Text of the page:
Weiner: In terms of advertising, no. We haven’t done anything there to date. Paid advertising is a bit hard if you don’t have a monetized product behind it, because otherwise you’re just throwing money out there. One of the biggest challenges I had as a product-slash-entrepreneur person is really understanding the value of marketing. […] The rebrand to Pocket was one of the first times that we really started thinking about the importance of marketing and specifically about the messaging.

How are you telling your story? What does your story mean? What does your product mean? You can see since the evolution of Read It Later to Pocket and moving forward, we spend a lot more time trying to think about how our users perceive Pocket and how the market perceives Pocket, because we want to have a really strong brand. We want to have a really strong product that people care about, share and talk about.

When Danny said, “It sounds safe to say that the rebrand overall was a very positive thing for Read It Later”.

Weiner responded: Yes, we doubled our user base inside of a few months (going from 4 to 8 million users). The rebrand was as successful as I think it could be and I think it’s because we had a good story, we had a good product vision and it was really just about refining that and getting back to the roots. If you look at the difference between Read It Later and Pocket, you’ll actually see that we simplified it a lot more, there were a few areas we removed. There’s things that we did add, but it was all about honing in more on the core idea of what Pocket is supposed to be.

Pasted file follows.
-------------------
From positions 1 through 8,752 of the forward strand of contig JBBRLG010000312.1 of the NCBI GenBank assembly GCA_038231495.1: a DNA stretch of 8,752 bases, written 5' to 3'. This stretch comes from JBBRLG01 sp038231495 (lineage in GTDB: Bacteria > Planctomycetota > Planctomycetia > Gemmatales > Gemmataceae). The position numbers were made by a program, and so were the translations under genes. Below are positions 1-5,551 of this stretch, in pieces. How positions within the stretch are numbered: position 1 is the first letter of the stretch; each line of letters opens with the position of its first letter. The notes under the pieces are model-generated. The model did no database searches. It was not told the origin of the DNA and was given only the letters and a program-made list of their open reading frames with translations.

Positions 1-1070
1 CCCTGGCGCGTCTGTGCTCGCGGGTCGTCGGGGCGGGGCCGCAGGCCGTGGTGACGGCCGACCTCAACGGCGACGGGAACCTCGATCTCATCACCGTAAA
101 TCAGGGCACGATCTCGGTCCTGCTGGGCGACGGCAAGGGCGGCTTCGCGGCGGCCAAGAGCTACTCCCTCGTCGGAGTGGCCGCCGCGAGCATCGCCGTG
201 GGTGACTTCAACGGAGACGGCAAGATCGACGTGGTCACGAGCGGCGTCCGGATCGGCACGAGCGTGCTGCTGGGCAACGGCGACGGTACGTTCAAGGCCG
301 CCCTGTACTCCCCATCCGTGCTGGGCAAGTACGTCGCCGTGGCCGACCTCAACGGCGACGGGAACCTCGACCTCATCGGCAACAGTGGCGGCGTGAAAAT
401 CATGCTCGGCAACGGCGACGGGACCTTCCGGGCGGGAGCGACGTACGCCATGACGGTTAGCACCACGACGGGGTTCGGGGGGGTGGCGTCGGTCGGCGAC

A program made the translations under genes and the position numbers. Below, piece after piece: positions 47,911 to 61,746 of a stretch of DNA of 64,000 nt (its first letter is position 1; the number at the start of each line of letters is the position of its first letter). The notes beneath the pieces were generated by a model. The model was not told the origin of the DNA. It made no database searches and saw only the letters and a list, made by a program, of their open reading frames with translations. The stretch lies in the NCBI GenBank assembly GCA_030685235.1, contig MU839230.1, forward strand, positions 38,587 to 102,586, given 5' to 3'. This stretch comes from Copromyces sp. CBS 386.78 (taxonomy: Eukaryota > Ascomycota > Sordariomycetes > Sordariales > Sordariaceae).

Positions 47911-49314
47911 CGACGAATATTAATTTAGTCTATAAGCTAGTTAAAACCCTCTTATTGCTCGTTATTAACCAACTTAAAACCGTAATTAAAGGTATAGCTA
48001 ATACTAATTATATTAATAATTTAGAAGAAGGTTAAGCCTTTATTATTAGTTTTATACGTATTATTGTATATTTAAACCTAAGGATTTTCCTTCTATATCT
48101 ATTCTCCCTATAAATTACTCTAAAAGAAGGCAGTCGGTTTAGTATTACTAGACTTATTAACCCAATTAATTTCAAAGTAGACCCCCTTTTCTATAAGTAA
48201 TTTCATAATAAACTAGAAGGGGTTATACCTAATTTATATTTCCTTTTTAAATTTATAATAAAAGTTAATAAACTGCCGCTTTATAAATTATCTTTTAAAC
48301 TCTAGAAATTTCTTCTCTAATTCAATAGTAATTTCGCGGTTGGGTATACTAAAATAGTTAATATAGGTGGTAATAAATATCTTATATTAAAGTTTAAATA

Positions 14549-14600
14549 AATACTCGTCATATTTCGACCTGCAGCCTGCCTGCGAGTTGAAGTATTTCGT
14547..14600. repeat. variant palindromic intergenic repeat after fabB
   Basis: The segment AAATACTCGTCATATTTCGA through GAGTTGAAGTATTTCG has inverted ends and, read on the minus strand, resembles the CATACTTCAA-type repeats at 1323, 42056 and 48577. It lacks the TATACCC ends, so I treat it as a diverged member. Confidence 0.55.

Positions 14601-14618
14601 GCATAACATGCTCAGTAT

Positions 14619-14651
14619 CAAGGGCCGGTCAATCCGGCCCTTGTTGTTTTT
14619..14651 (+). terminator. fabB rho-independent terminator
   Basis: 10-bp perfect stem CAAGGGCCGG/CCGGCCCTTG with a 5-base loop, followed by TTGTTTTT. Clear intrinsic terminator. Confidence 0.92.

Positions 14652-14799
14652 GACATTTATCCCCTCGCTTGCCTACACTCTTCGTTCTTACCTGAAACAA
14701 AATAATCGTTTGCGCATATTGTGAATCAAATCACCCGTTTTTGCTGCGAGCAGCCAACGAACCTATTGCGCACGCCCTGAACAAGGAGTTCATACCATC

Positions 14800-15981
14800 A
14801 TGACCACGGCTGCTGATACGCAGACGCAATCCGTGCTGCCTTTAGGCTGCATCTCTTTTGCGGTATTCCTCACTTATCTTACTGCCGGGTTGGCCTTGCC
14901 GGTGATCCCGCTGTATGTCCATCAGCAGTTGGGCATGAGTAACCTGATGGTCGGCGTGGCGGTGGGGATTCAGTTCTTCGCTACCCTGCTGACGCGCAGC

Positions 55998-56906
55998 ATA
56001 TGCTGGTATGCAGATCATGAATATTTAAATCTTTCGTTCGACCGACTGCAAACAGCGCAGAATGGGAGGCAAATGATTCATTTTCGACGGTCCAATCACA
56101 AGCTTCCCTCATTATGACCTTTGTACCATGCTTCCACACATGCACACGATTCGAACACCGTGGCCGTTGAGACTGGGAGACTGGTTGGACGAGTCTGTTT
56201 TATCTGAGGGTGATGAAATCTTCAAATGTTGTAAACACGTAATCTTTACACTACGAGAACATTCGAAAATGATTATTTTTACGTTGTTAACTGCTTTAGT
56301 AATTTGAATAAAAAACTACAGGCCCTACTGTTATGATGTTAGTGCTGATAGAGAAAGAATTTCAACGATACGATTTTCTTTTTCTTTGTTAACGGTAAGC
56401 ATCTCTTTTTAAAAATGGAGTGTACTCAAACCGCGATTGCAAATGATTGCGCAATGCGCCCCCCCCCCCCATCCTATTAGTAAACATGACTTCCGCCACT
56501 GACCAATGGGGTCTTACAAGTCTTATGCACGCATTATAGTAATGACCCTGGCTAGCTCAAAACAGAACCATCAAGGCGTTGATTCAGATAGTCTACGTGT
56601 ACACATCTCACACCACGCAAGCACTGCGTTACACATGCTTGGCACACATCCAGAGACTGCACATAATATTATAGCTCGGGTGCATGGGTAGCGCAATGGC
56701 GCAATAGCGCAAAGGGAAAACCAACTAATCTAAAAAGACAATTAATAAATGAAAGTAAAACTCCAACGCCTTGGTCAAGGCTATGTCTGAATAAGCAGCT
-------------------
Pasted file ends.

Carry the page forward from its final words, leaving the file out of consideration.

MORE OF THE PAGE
When he was asked “What’s the process at Pocket to decide the next feature or product update?” Weiner had this to say:

When we think about product, we try to think about the problems (a new feature would be) solving. For example, you may get a lot of suggestions from users such as, ‘Hey, we want tagging or folders to be able to organize our stuff.’ The first step of our process is to try and understand the actual problem (behind it).

Around the Pocket rebrand, some of the questions we were getting asked (were) around folders. The most common reason that people were doing that was, ‘Oh, I want to be able to separate out my videos.’ For us, when we looked at it we’re like, ‘Oh, we actually could do that way better because we can detect stuff as videos, we could just automatically create a video section for you, rather than forcing everybody to create their own video folder and manually move stuff there. That’s the process that we look at.’

In terms of our design process, it’s very much the same thing. We sit down to look at how to implement a feature or how to tune things. We try to always pose things as questions or problems to be solved—we try to move away from opinion and try to be as objective as possible. If we have a question, we ask, ‘How can we actually validate this?’

Advice for others (In a different interview with Tessa of lifehacker about pocket’s Highlights, Weiner gave this advice to others in response to the question: What advice would you give to others that want to take on a similar project?)

It’s important to make sure you clearly define and understand the problem that you are trying to solve and who you are solving this for. This is super important for getting the team aligned on the goals, empathizing with the user and having a clear point of view in which to evaluate the effectiveness of the product explorations. Then with this focus go really wide, prototyping and experimenting with a wide range of directions and hypothesis. Prototyping is essential to get feedback and learn what is working, what isn’t working, what can be improved upon and help you find alternative solutions.

Have patience and don’t force solutions. There are plenty of high value problems to solve in every product. We worked on and off Highlights for over two years. Each round helped us focus, understand and explore the opportunity in each subsequent round until the time was right and we had the size, data, and experience to bring it all together.

Image courtesy Pocket.